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As a gay, Black man, Jefferson Darrell has been “code-switching” his entire life.

“I once worked in a public-sector organization that suffered from anti-Black racism as well as homophobia,” recalled the Toronto-based founder of consultancy Breakfast Culture, which helps cultivate inclusive workplaces. “Both myself and my white colleague would get excited about our work, yet I was told that my excitement appeared ‘too aggressive and intimidating’ and her excitement was considered ‘passionate.’”

He said this led him to “shut down.” He grew quiet in meetings, speaking only when spoken to out of fear of appearing confrontational or simply not being heard. As a coping mechanism, he would bring a water bottle and take a drink whenever he felt like saying something. He stuck to formal language with his colleagues and avoided discussions about personal and weekend plans.

For Mr. Darrell and so many racialized people, code-switching is a go-to tool used to “fit” into the workplace. It involves modifying the way you speak or behave to accommodate different norms, then switching back to your way of being when you are outside these spaces. Based on various research studies, we know this can be effective; for example, when Black students code-switch between standard English in class and African-American Vernacular English with their friends, their “social standing” rises with each audience.

For many minorities, in fact, sharing interests with the dominant culture and minimizing one’s own cultural background not only increase the likelihood of promotion but help one appear more “professional.”

Still, code-switching is not without its cons. Not only can it lead to being accused of “acting white” or “wanting” to be white, there is the mental toll of navigating two cultures at once.

Now that the culture is starting to put more emphasis on being authentic, Mr. Darrell says he often questions the practice in his personal life. “I feel angry with myself about it because I am sick and tired of adjusting my behaviour for the comfort of others, yet I am expected to sit in discomfort when people are ‘casually racist’ or ‘casually homophobic’ or other forms of xenophobia,” he said.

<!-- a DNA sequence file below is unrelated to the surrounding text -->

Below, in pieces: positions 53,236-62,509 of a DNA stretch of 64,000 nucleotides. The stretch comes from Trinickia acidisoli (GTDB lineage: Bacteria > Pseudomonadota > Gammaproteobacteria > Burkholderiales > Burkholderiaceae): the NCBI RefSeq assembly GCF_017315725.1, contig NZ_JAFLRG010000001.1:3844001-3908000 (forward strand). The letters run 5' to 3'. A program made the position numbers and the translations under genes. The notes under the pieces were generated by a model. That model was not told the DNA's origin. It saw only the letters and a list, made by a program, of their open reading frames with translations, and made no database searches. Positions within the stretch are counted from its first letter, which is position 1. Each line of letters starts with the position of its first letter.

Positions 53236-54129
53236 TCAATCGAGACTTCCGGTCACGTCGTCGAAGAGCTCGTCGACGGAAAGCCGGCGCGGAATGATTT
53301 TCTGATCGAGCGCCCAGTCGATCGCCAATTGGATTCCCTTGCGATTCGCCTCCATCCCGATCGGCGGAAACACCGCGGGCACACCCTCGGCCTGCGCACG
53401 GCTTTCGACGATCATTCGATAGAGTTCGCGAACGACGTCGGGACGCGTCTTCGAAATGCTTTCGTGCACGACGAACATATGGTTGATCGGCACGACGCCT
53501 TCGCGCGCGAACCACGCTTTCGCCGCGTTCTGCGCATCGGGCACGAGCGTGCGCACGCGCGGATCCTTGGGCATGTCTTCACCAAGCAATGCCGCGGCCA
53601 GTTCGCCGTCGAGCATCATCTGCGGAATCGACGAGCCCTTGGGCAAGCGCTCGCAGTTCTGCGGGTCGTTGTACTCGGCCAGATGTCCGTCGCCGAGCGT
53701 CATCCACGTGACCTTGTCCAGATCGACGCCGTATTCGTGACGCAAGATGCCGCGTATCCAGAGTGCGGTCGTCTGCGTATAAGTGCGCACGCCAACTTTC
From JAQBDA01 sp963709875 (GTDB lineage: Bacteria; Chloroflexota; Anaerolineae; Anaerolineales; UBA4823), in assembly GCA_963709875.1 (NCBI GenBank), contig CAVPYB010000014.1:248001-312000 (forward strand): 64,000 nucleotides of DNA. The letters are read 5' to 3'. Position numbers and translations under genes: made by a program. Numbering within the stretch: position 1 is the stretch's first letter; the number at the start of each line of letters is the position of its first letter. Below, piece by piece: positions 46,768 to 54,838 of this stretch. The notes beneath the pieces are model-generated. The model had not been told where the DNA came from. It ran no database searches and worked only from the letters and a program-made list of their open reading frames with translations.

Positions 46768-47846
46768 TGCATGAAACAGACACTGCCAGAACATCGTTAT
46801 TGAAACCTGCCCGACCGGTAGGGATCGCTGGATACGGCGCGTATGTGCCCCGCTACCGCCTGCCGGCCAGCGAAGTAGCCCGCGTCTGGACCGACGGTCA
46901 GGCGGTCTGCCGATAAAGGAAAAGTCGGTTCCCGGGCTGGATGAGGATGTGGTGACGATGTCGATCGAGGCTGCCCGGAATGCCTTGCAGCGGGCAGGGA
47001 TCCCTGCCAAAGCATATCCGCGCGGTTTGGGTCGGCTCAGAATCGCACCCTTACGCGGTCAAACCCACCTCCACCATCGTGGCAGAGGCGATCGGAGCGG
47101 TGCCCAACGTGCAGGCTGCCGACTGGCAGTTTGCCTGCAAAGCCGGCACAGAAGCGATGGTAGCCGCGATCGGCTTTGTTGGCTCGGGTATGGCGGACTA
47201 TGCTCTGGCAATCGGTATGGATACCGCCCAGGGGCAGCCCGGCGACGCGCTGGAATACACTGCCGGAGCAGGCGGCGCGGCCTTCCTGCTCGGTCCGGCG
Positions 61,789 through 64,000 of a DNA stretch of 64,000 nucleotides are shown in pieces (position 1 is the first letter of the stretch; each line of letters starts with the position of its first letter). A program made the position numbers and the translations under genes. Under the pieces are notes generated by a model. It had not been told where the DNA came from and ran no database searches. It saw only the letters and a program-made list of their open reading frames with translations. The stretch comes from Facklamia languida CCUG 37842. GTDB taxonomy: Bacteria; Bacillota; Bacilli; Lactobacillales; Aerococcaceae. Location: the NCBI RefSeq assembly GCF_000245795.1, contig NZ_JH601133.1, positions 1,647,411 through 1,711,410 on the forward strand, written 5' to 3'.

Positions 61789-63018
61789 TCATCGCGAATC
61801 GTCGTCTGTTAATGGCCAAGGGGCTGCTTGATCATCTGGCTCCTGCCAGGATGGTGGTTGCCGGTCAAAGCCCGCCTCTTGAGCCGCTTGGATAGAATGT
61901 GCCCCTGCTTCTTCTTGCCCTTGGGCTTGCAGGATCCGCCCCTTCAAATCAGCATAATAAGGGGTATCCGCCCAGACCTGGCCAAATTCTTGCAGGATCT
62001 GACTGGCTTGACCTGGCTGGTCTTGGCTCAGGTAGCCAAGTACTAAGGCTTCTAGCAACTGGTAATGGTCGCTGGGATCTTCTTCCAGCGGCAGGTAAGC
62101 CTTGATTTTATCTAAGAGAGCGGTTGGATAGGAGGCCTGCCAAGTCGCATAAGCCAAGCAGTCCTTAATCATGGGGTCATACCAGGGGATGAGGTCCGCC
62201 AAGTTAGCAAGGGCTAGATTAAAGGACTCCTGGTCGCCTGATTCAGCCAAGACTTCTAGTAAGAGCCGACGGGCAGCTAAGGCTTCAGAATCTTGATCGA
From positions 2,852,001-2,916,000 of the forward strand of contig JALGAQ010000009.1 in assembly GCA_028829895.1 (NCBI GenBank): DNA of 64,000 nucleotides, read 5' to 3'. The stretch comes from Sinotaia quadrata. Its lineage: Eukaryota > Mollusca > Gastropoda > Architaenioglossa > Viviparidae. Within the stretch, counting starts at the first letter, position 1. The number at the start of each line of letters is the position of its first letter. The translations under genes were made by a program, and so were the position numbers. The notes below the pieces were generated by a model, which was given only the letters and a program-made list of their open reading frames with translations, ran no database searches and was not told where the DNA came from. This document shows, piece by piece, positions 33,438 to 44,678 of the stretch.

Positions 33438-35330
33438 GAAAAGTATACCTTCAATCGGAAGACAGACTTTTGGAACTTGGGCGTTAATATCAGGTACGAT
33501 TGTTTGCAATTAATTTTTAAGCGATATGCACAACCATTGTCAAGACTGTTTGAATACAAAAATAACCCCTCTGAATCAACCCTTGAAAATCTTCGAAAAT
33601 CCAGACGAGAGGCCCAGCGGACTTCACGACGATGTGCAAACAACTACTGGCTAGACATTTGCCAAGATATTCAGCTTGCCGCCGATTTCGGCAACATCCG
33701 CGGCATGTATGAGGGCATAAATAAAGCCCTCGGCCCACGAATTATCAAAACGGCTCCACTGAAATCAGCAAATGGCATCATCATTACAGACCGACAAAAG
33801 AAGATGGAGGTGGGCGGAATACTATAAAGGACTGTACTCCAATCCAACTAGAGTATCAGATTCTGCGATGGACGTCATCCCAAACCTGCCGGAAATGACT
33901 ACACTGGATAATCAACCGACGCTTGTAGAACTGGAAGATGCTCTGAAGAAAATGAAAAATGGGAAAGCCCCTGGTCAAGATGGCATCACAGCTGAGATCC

What code-switching often demands, then, is adopting a set of soft skills to mimic culturally conditioned characteristics that normalize whiteness – things such as communication style, word choice, restraining emotions.

“Black employees are monitored more closely and face more penalties as a result,” said Lorne Foster, a professor of public policy and human rights at York University and the director of the Institute for Social Research. “Black people are not allowed to be Black people in white institutional spaces without adapting to white ways of speaking, dressing and acting. Inclusion means becoming like whites in speech and mannerism.”

“Fitting in,” however, is not how Taheelah Cameron, a Black Toronto-based writer, describes it.

“To have been immersed in these environments where I needed to assimilate to have access proves how much power white people have,” she said. “It’s this idea that Black people cannot be multi-faceted. We’re reduced to either ‘good Blacks’ or criminals, so I’ve code-switched as a means to protect myself … When I code-switch, it is not only about survival, but it’s also about having autonomy, ownership and freedom.”

Prof. Foster suggests thinking of code-switching as being fluent in a second language. Code-switchers, like people who speak more than one language, tend to have better memory, listening, problem-solving and critical-thinking skills, enhanced concentration and the ability to multitask, he says.

That’s why building a supportive network, largely made up of racialized people who can understand what you’re feeling, is crucial to finding comfort during a typical 9-to-5 job, he adds. In the workplace, these are called “affinity groups.” They help with legitimizing one’s identity, networking, collaboration and productivity. They’re also valuable for employers because they attract candidates from racialized or other minority groups, reduce turnover and raise employee morale. He also suggests choosing your battles wisely, as racialized people face daily issues with regards to racism or micro-aggressions.

Mr. Darrell and Ms. Cameron ultimately left the jobs that made them feel like they didn’t belong. While there are still times they must code-switch, they’ve developed personal rubrics for when and why, without letting it erode their identities and self-worth.

“I just want to be me and have the ability to exist and succeed peacefully, minding my own business,” Ms. Cameron said. “And when I’m surrounded by the people that I love and care about, or when I feel safe and sincerely accepted, code-switching becomes less performative. In fact, I engage in a variety of different dialogues and dialect or vernaculars that have contributed to the woman I am now.”

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